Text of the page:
The Algona Upper Des Moines from Algona, Iowa on November 11, 1943 · Page 1
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The Algona Upper Des Moines from Algona, Iowa · Page 1

Algona, Iowa
Issue Date:
Thursday, November 11, 1943
Page 1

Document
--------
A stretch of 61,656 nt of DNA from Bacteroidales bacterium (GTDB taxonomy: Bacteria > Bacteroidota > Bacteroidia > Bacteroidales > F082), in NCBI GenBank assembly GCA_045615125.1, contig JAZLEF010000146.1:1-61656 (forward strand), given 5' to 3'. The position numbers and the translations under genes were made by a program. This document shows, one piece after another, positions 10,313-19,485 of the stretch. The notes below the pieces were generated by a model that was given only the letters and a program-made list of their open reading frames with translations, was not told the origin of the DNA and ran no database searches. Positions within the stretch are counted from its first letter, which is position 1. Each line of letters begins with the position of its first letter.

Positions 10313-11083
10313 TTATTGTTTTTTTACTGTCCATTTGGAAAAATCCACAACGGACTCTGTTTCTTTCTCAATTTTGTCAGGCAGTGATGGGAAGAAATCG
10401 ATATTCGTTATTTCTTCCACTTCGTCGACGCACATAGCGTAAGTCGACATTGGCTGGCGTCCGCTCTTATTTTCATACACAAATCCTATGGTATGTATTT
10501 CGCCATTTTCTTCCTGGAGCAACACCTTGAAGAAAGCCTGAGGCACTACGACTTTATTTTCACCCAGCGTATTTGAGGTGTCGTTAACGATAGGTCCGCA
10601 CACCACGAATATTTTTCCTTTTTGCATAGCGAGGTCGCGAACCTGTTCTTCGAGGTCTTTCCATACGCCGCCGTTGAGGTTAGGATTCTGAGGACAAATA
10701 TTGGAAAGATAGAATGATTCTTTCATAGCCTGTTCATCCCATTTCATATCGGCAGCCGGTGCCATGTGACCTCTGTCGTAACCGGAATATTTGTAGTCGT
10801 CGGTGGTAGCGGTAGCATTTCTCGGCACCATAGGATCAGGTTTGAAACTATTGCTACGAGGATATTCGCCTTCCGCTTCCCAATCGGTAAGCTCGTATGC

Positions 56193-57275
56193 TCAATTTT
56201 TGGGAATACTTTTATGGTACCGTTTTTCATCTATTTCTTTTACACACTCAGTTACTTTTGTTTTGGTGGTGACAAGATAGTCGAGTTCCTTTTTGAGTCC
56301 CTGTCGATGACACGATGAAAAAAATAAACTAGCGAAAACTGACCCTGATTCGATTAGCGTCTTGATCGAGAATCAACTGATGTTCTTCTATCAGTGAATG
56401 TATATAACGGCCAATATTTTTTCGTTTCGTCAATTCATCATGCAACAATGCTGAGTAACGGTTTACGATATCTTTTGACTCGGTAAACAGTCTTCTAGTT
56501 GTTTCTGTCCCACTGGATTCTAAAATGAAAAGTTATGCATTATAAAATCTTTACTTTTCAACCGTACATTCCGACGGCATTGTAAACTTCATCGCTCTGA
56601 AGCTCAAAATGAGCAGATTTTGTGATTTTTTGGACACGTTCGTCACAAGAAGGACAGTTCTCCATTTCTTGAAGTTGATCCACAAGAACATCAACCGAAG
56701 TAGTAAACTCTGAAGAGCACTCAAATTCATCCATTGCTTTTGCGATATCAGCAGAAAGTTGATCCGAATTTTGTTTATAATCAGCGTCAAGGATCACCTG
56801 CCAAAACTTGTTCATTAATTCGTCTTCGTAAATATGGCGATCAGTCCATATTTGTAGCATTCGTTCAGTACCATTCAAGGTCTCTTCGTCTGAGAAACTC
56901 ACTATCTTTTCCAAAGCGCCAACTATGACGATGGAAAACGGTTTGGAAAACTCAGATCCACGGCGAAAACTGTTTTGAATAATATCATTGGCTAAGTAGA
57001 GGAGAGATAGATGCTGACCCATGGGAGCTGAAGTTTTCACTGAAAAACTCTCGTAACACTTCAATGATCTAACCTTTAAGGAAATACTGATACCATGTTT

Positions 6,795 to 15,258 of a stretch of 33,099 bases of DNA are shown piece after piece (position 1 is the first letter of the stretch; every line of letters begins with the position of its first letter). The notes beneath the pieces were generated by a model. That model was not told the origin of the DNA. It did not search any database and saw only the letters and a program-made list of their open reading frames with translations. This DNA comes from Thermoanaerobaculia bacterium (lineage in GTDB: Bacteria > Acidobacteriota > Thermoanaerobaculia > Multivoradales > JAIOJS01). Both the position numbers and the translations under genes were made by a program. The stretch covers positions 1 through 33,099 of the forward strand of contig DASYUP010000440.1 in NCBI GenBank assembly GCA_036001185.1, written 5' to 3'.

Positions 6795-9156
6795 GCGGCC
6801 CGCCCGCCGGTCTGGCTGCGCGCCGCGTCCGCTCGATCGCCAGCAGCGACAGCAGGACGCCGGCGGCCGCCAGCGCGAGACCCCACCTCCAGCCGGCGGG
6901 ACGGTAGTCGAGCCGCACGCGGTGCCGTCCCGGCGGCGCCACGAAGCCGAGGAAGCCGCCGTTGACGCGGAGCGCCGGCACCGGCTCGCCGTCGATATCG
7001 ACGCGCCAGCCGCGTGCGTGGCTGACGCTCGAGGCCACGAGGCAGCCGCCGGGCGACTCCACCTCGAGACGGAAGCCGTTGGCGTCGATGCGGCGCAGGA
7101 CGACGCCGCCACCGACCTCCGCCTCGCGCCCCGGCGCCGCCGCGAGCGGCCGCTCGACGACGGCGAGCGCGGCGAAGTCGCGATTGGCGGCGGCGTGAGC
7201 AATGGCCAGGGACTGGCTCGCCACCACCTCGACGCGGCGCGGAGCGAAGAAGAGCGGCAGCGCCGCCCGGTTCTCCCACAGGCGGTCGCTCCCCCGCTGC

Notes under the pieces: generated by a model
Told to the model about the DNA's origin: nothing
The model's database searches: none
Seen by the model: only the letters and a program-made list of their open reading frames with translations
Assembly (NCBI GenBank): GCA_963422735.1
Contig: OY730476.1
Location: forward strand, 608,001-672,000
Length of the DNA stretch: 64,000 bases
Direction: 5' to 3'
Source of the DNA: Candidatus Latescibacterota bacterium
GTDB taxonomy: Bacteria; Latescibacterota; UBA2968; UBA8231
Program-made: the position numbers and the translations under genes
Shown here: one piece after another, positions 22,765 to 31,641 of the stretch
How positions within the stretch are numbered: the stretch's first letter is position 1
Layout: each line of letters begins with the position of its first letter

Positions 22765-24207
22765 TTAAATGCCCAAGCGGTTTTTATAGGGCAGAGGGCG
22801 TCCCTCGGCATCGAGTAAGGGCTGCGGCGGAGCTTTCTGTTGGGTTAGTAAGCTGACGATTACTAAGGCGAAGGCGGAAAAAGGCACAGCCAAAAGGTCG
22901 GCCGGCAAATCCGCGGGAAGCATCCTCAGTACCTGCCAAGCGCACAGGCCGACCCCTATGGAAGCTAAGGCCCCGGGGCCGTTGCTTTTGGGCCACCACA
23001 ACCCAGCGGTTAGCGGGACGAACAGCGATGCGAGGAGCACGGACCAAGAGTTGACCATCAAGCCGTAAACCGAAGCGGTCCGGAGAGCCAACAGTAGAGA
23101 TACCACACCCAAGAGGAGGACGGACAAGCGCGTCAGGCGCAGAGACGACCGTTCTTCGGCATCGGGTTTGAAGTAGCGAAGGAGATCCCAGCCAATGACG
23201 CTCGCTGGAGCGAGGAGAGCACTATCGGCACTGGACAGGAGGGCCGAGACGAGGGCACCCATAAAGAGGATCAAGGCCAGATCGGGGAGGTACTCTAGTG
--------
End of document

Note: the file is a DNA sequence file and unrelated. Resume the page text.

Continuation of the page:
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Clip Column Kofctfth and Algona Doings of Past JKeek Condensed For Scr- Vice Men. Clip aiW Mall in Your Next Letter to the Boys. They say that 70#> of our officers were • ottiie Iowa youttg- Sters. Seems Kossuth County flowa t girls seefn to favor the ssWAVES. for last week Marie tff«rtl,; Whittemore, Qeraldine *~tttris,' Wesley, 'and Esther Fritz, Itojika,, joined, up. .... Rev. C. ^Whhehouse, Lone Rock, newly 1 gd'-jffoy Scout leader for Kos^--. ' cbiinty,., :SuccesS, Brother | fT'JflttiteRouse,''-you are a good " gout. , , . Reid Brothers, farmers St from Algona, with lowealth |6. 10 Corn variety hit 104.2 shels per acre corn yield. Iowa Ste 10 Acre Corn project spon- ed by Algona Chamber of rierce and Kossuth County Bureau. . . . Sgt. Irvin H. bapman, LuVerhe, World War veteran and popular American ,, Legionaire now In Pacific war itfea after special training in :i U. S. camps. . . . "Youth Center" fffbr high school studerits of Al; «)na school is to be established ton. ... General Eisenhower's |lfe claims ''Ike doesn't drop, any " "ties on the rugs, always hangs his uniform and puts things neatly and, more impor- doesn't have to be told." > Titorika Lions Club has an- pheasant dinner oh Monday Levelling.' j. L.; Millei;- 6f Burt | special • guest. That feed sounds fgood. . . . HOME ON FURLOUGH —-At WS&leyV'Cpl. Julius" ••• Moh- n,r.fiorn Camp Polk, 1 La,; ,,At it/rmue, Francis Murphy from j Peai&*Harb.or; At Algona, Fai'is army flying; instructor, llrom.*Co1eman, Ttex.; Lt. Leighton |Misbach • from Goldsboro, N. C.; Tech. Sgt, James L. Green, from leCamp Claibprne, La.; Eugene L. siCotweli from New Port, R. \I.; |At Bancroft, <Pvt. Donald Hell|man from Camp Roberts, Calif.; |J»vt.' Raymond Nemmers, from I Camp Dodge, Iowa; Cpl. John iMehke, from Camp Rucker, Ala.; |At Burt, Lt. Ralph Bristow, 5 iyears With Marine Corps. . . . iThe American Red Cross has al« I ready shippe"d on -behalf of the iqrmy and ] the navy and the President's Relief .Fund 10,000 special Christmas parcels so that fevery American., prisoner of war and .civilian .internee in Europe should receive one. It is not therefore' necessary for .prisoners' relatives to order individual parcels. '•'•'. MRS. MARY BEARD, ONE OF PIONEERS, .DIES IN MISSOURI Came Here With Parents In Established 1865 ALQONA, IOWA, THURSDAY, NOVEMBER 11, 1943 Eight Pages VOL. 72— NO, 4& DETENTION CAMP NOW TAKING SHAPE Jas. E. Mahoney Now Petty Officer Rating Aviation Radioman James E. Mahoney, Navy Ayia- ion Radioman, third class, h-e- urned home last Monday on ;de- ayed orders to spend three days with his parents, Mr. and Mr* ohn Mahoney, and brothers and isters. "Jim" was enroute from Memphis, Tenn., to Point Huen- me, 'Calif., for further transfor 'eyond the continental limits of he United States'in transport uty. Before this .transfer he re- jorted at Memphis for enrollment n an intensive sixteen-weeks burse of specialized studies. iVith successful completion he was promoted to a petty officer ating of aviation radioman, third lass. In his capacity as a stu- .erit, Jim was appointed section eader and was entrusted with fie supervision of some thirty- Ive of his mates at Memphis. He raduated from radio, school Oct. 6th. He had previously spent Wo months of bfcot training at he Great Lakes Naval Center at real Lakes, 111. years old. Jim is nineteen Husband of 'Phone Operator Dies In ^KssioiiriC! Tune; Here 25 Years. Word' has: been -, received .here of the death of Mrs: Mary S. Beard, daughter of , Algona pioneers, and herself' a long time Algona resident. Mrs. Beard, who would have celebrated her 91st birthday next spring died as the result of burns suffered at her home hi Dee'pwater, Mo. Her clothing became ignited from' a .heating stove, and, unable to extinguish the flames, she ran to the door and called for help. A neighbor came to her, aid. She was removed to a hospital -at Clinton, Mo., where she died the following morning at 5:45, Oct. 26. Her son, Louis G. Jones, with whom she. lived, was at the post office at the time of the accident. . Came Here In 1868 Mrs. Beard was born in Germany, April 15, 1853, the daughter of Mr. and Mrs. Carl Thiele. She came to America when five to Algona about ten 'W f firs. Robert J. Chapin, who had oeen employed as a telephone operator here, since the first of August, is now in Sheldon where memorial services were held Sunday for her husband who was killed on Oct. 29 in New Guinea. He was a lieutenant in the army air corps and was pilot of a bomber. Mrs. Chapin's plans for the future are indefinite', as yet. BRYANT SIXTH GRADERS PRESENT MILK PRODUCERS OFCOUNTKET SUBSIDY CHECKS Dairy Feed Program to Maintain or Increase Milk Production; 3500 Dairymen In Kossuth. About 3500 of the farmers m Kossuth county are expected to receive subsidy payments under the government's new dairy feed program for October, November and December, Robert M. Loss, Kossuth AAA and USDA war board chairman, announced yesterday. The board met with the creamery representatives of the county in Algona Friday night, at the AAA office. At this meet-mg it was arranged for the creameries'to submit to the AAA 'office" the pounds of butterfat or whole milk .delivered by the producers during,-,the month of October. From this report the AAA makes out an application for the payment and this is mailed to the producer for his O.K. and signature. Then, when returned to the AAA office a check is mailed to the dairyman. Cream Stations In the case of cream stations I When the detention camp be- ^if/r he C ° Un \ y where Producers ing built two miles west of here, sell cream only, it will be necessary for the producer to se- Cut Courtesy Des Moines Register cure his records and bring them to the AAA office. There were no produce stations represented at the Friday night meeting, hence no arrangements could be made to have stations submit records as do the creameries. Important Program The purpose of the program is to maintain or increase milk production. "The importance cf boosting the production of dairy products cannot be overemphasized", Mr. Loss sa\A. "By this time all of us should know how jaaly milk'and buuer are needed for our millions of men in the service as well as for the population at home/' is completed it will house 3,000 prisoners of war and a military police complement of 500 men and officers. There Will be 178 frame buildings erected and. it will have a modern distributing power, water and light plant and sewage disposal system. Algona will furnish water and light but they will be distributed from and by the camp plants. ' Started September 28 Construction at the camp started September 28 and the contract calls for completion before January .1st. It hardly seems possible that this can be done. An was prominent this week when Sunday and Monday permitted no example of work delay activities out there weather conditions. , interior work can be accomplish' .because of True, much, ed within' the and completed already erected buildings in the years later. She was married to -^ Jones in January, 1871, and he preceded her in death, in December, 1880. The children of this marriage all survive. They are F. W, Jones of. Olympia.v Wash., Mrs. Chris Rasmussen of ••Comfrey Minn,; Mrs. Ada Straw and Louis G. Jones of Deepwater, In 1885 she married Alfred Beard; who died ,.in 1905; I Two sons, Leo and Carl Beard of f Deepwater survive, a, son!and a f daughter having died in chlld^ hood. :,',;• Relatives In Algona As a young woman, Mrs. Beard lived many years in-Missouri. After the death of Mr: Beard she moved to a farm in NOrth Dakota where she remained until her return • tp. Algona more than twen-*- ;ty-five years ago.' Five, years ago, at the age of 85j she and her eon • Louis returned 1 to • Deepwater v to be near the other children. She still kept hei* own house, did her own canning and The elementary P.T.A, mot Tuesday afternoon at 2:30 in the Bryant school building auditorium. The committee on,. the recent hot lunch tag sale reported that SFJ{ VICE WOMEN TO COLLECT OLD COSTUME JEWELRY The Service Women of America of which Mrs. D. D. Monlux is district president, is sponsoring a drive for the collection of discarded costume jewelry or any other costume jewelry that people care to donate for the cause. The collection-will be turned over to national headquarters for division 1 Wednesday, Nov. 10. The an- between the Navy personnel and nouncement stated that the cou- the Seabees who use the jewelry Pl° will be at home after Nov. 20 '" U1 "— ' ' • - at Corwith. Mr. Clapsaddle, who is a well known Corwith man ran for county supervisor from the first district last election, but way of electric, water and heat units installation. But outside work will be out of the question many days the coming two months. Northern Iowa weather will prove that. And it must be remembered that not half of the buildings have even been started. The help situation is proving a headache to the contractors as well. Many of the carpenters and laborers pulled up stakes the first of the week because they were unable to work Sunday and Monday. And while the closed shop conditions out there have been pretty well ironed out, the influx of needed mechanics and laborers has not increased to the necessary extent. Many Buildings The prisoner compounds, and there are three of them, will have 60 barracks, there will be 12 mess halls, 12 laboratories and 12 company" storehouses, and , the administration 'buildings, 'a';.prisoner' 1 ' stockade with four com- pounds, eight guard towers, a tool house and a visitors' building. In the prisoner battalion area there three administration buildings, three post exchanges, three infirmaries, three recrea- and three shop garrison officers tion buildings buildings. The and enlisted men's quarters will have five officer quarters buildings, including a medical building, nurses' quarters, officers' and nurses' mess, an officers' lavatory, and an officer and nurse club. The enlisted garrison will have 10 barracks, each accommodating 50 men, a medical detail building, four mess halls, four company administration and store house buildings, and four lavatories. : General Headquarters General headquarters will consist of one administration, building, a station „• quagtijmaster's -ofc. fic'e, post exchange, ''.'•- recreatfon- building, guard house, fire sta- HEMP CROP IS NOT LOST BECAUSE OF WINTER APPROACH Though Covered With Snow, Hemp Will Be Ready For Shocking As Soon As Show Leaves In Spring. "Although pur greatest interest at present is with the. hemp- growers in pur immediate area, we still feel it par.t of our duty to enlighten the/public on some of the problems with which we are confronted''^ said Manager Jfi. S. Kinsey today. . . "As in any new adventure, you will have noted there has always been a critical period that looke'd very dark for the future, and the hemp program is no exception, for right now the program and the entire industry is at the most critical period! and a lot of public spirit is needed".' - .. Hemp^ Growers Enlistees "Let us" 'compare the hemp» growers in Kossuth courity, who- enlisted as an prmy to supply- hemp fibre, , ; with the soldiers,, sailors and marines. Our' fight- tion, three Warehouses, cold stor- ing forces are/out there fighting- age building, infirmary and five *- ""'- "-'- — J "" " shop .and utility buildings. There also will be a stable for 30 animals, blacksmith shop, hay shed and veterinary dispensary. The hospital unit will include a 151-bed hospital constructed to permit easy addition for 184-bed capacity. There ward • buildings, will an be three infirmary, dental clinic, patients' mess and store house. A Big Job The immensity of the job in building and completing this detention camp may be realized when one thinks of this, that within a space Of. some 200 acres a city will be built, complete in living details, housing a population equal to that of Sheldon with 3700 population and exceeding' that of Emmetsburg with a population ,of 3400<, or of Clear con tract" '-ca within two months. 'completion ' ' Frank Clapsaddle, Gorwith, Wed In Des Moines Recently Tom Steven recently receiver an announcement from his brother-in-law, Frank K. Clapsaddle telling of his marriage to Clara M. Patterson in- Des Moines on $461.89 had ^been (.received through the sales efforts. Rev. Eugene Nelson gave a talk on "Thanksgiving Customs in Other Lands." Mrs. _R, L. Reid .read a poem written by Mrs. J. F. Overmeyer concerning the, hot lunch project and then presented Miss Antoinette ' Bonnstetter, school nurse, with a check for $438.39 to ect. applied on,the hot lunch proj- Sixth Graders Perform "Time For Elizabeth" was the title of a play presented by members of the si*th grade at the Bryant school, much to the enjoyment of the P.T.A, group. The cast of characters consisted of Jean Bemish, librarian; Claudia Pollard, Elizabeth; Ted Hutchison, clock; Marlene GillesplC', to hire native help and gain favors from the natives in some of the outlying war areas. It is understood that a native has been known to work as much as twelve days for a string of beads. In another case a navy boy's life was saved because he had a piece of costume jewelry that appealed to the natives who took care of him and helped him get back to his group. Mrs. Pitcher Chairman Mrs. .Doris Long Pitcher has been named • chairman of the drive and is being assisted by the was defeated by the incumbent John Fra'spr V following Sigma Phi organizations: Beta sorority, Syncopation quilting and other She was a member much fine needlework, of ths Algona Methodist churcn. Her youngest sister, Mrs. D. J, Mitchell, preceded her in death on JPebicuery 2, 1943. One other slst^,.,Mr8, NsimiB Setchell survives, as do several otter reia* tivej ip By Runchey Hft Trantport att called his Bunphey; j HUWfcfc* h <$ tor-» globe; Garry McDonald, history book; Delores Peterson, fiction; Jerry Dutton, encyclopedia; Howard Sewigk, Scotch tape. Singing books were represented by Janet Reding, Heverty Harvey, Mell Peterson,, Jack Allen, Bonnie SteiJ, Marilyn Price, Marilyn Miller, Paul Lindholm, Tommy went after their nnm WJ^Ff V^W to Is , „ ,. , is now, a -travels'in «| the southeastern He was try»n0 to raable jjlnj to pf his teyritcoy when pen^, Mrs, Runchey Barker and Billy Clawson. Stage and properties were in charge of Earl Bowuian, Robert Thompson, Bobby McDaniel, Charles Johnson, Barbara Ludwig, LaDonnn McDanel, Beverly Caughney, Ja» net Reding; Ruby Wiens, Irene Fraser. In charge of the curtain were Tommy Parker and Billy Clawson. Directors 0 * the play were Mrs, Chas. Berfnger and Miss Woodke while Miss Van Arso>le had charge of the music. State* Cafe Opened club, Okiciapia and Otyokwa campfires, Bel Canto club, D. A. R. and other groups or persons caring to cooperate. Collections of the jewelry are to be completed by Thanksgiving Day. Persons having costume jewelry to contribute are asked to take it to the Red Cross knitting rooms over the Iowa State Bank any afternoon, Monday through Friday, or it can be left upstairs at the Legion hall on Friday afternoons. t*-. • .j»w/.SteW« Monday in the Heiss ? where ft war loflmeri bjr Fjoyd fi$rct, who some mpn,ths been opera,, r government cafe to Mesa, Ariz Pierce an4 hjt back to Algofld B,bo«t ago to make arrang opening up again. flM* Of ft S fo'r in- fa) work on the prison camp the matter of everybody's be$g served in a limited $Sj»e was, bej ' ' awe or less of a the wv ' Bill Ludwig Starts Whiatle, Cuts Thumb when the first winter blizzard of- the season struck Algona Monday morning the fire whistle 1 was put out of commission by the wintry blasts and refused to function at 7 o'clock. That, perhaps, accounts for many of the main drag business men being late at the office that morning. It was up to Bill Ludwig, city employe in the power house, to take a slant at the whistle and to provide its normal 'functions the rjght-of-rway before the noon hour. This he did but in the OPT oration the jnany bteded cylinder which drags out the ear-splitting moans, sighs, screeche/s, an.d whjat iX?,"'- 1 , 00 * 8ta * 0st * h 8 BUi's, rjghj "Bipce/beea s-: to- the d umb dressings, Local Rationing Board Bill Finn, Algona, Has Fighting Cousin Bill Finn, of the Algona Bakery, has a real fighting cousin, Lieut. Howard J. Finn, a Marine flier in the South Pacific area. According to a picture and news story in the Sunday Register the lieutenant is a member of an air squadron which has accounted for 68 enemy planes during the past year, one of the outstanding records of the Marine airmen. "Mickey", as he is known by his fellow fliers, has arrived in the states and expects to .visit his parents, Mr. and Mrs. James Finn, farmers near Belmond, and it is possible that he may call here for a visit with his brother, Bill. MAYOR KOHLHAAS HOLDS COURT ON SUNDAY MORNING Maybe it is that Mayor Frank Kohlhaas believes in the old saw, "The better the day the better the deed" when he holds court on Sunday, or it may be that it is the better day to dispose of cases of intoxication from Saturday night rather than have the jail filled with prisoners over the entire week end. At any rate the mayor opened court last Sunday forenoon and disposed of three cases. Is Algona Dry? Notwithstanding the near drying up of Algona several- days last >week several men somehow took on too much. Russell Sharp, Algona, on Saturday afternoon talked noisily and too much was picked up by the police, charged with disturbing the peace and inciting, to disturbances. He was brought before the mayor Sunday morning and given thirty days in .jail at hard labor. Eldridge A. Nelson was also picked up Saturday night and charged with intoxication and the mayor landed him a $5 and costs fine Sunday morning. When John D. Sniek took on too much of the Cheering cup Saturday night he vas also picked up by police and he mayor on Sunday morning ttached a o him. fine of $5 and costs "Richest Man In the World" Buys U. S. War Stamps '"Mother, look, I'm the richest man in -the world", so ex'- claimed nine year old Billy Elbert, son of Mr. and Mrs. Arnold Elbert, as he pulled a sack of money out from his overall bib for his mother to see. The sack, a night deposit bag from the Iowa State" Bank, revealed a large sum of money, which Billy had picked up in the street as he was riding along on his bicycle. The bag also contained a check made out to Mrs. Katherine. Voigt, who is operating the Voigt Cafe on East State street no>v that her husband is in the service. Billy's father went with him to the bank where they turned it in and learned that it belonged to Mrs. Voigt. She rewarded Billy with a $5 bill which he immediately took to the liquor store and bought $5 in war savings stamps. IOOF to Meet Friday A special meeting of the I. O. O. F. lodge will be held Friday. November 12th, at 8:30 p. m., to Consider the Grand Master's pro;ram for the coming- year. All members are asked to attend this meeting. One Pile of Lumber at Camp H** Cfork According to If. V, civil service board secretary, there will be a clerk vacancy with the local rationing board. The, JJ. g. ' Service CosunisstPa, hat application forms §4 Pwjrjesy es Mains* Register h>re is only one Pj many USDA WAR BOARD PICKS GROUP FOR TRANSPORTATION To Serve As Advisory Committee For Live Stock Transportation Problems In Mason City Area. With a bumper pig crop to be moved to,, market before February, common carrier live stock trucks have decreased 17.5 por cent in number in Iowa since 1941, .according to John H. Gillespie, district administrator for ';he office of defense transporta- ;ion. He said "With the big increase in production it is obvious that the job of getting hogs to narket will not be a simple one. It is a task that will require careful planning throughout the state <md the utmost--utilization of ev- ~ry available truck." Local Transportation Group For that-reason the state has )een divided into areas and Kossuth is a part of the Mason City area. And the Kossuth County jive Stock. Industry Transporta- ion Advisory Committee has >een appointed by the USDA war oard to help iron out these ransportation problems. Accord- ng to Robert M. Loss, USDA hairman, the committee was ap- ointed at a session of the war oard Monday evening and is as ollows; Henry P. Eischeid, live took 'producer; Adelbert H. Hemie) Fischer, trucker and 3jck Sbrensen, processor, all of Vlgona. and,. W. E. Quinn, live stock dealer, Bancroft. to win this war and the hemp growers enlisted to assist these boys and so far they have all' done a marvelous job 'and they will continue to complete the- task. • • ;. . •.<•;• •"••;A Blow By Nature r 'It is a known fact that unusual weather conditions have this ; year been unfavorable to the growing and retting season of hemp in the Kossuth area as well, as .many other areas ,' which 5 have • i been , established. The latest blow from nature is that most of the' hemp now lays out under a blanket of snow in most ,of the 42 h.ernp mills areas in the United Qtates~ However that/^does not mean that the hemp is lost ' even ,.if hemp remains under snow all winter. It may be that binding ', of the hemp will be .& .harder tak than had We been' 'able .bind ifbelare Jhe~srw^Jbiffi.4 we have a report from the 4 Atlas Hemp Mills at Juneau, Wis.", that' some of the best fibre that was ever processed 'Was from hemp that stayed out last wintef and picked up this/spring. Since this present snow we have not h'eard from a single hemp grower, in- writing or in person that is, doing any worrying about his hehip crop, for each grower. was'>iiir formed by a letter Of Oct. 29 as to what may be expected and nothing was withheld. The Other Fellow Worries "The only worrying that we hear is being done by those persons who, did not grow hemp and for some, reason do not want to see the production of hemp fibre be a success: Why? We ; can't understand. , "The hemp crop is by no means lost in its present condition under the snOw, and 'there is the possibility that the moisture from the .' snow will produce a ret 'that is, very desirable, even if the Jcrop- : would have .to remain put 'until spring. No further; turning will be required, so- as soon as conditions are favorable, the- hemp will be bound and put 'in' shocks until delivery. • f "Please, Mr> and ''Mrs. Public Sentiment, be with us a little longer until we. have had a chance to prove that hemp -can be raised successfully 'in Kossuth county and at a very** hand' some profit," sey. concluded; 't&f. Kin- SCOUTS AND CUBS IN CIRCUS AT HIGH SCHOOL FRIDAY G. L COOPER DIED IN HOSPITAL HERE TUESDAY, NOVJ Following a which became shorf illnesr and" serious Monday' .^ trpops and cub pa<iks ha,ve put in final touches on their preparations for the first Kos5qtJ>. Distript Boy ScouWub circus, which, is to be held at the Algona- Hfch school, Nov, ,. P. wj..3 1 icke$ sales are pjfogres, sing f sattstoctorUy and -inuch by SJjflgl noon when he was removed to- the Kossuth hospital, p. t'. Cooper, -former resident' here, but more recently of,- Humboldt, pass-, ed away Tuesday afternoon/He suffered fronVftn 1 infection of fte gall bladder, Funeral services will be held from the Merrit F«. neral Home ™- !J — -** ' 1:30 with b ville cemetery.'' , Wife an*,Family Deceased ~*~"—'' '"^~~^~ dan, Ipwa, _, there, throw* .„„„ .,_. hood. In }90T he" Carried Weath«a?wwf, s t - ' Gerald H. Steuwy Pilot ca, Second |o wor4 trim Aiy Field, tenjaj the widow,. &y * -.JwT flvf. . J p; had been tlqn^i^,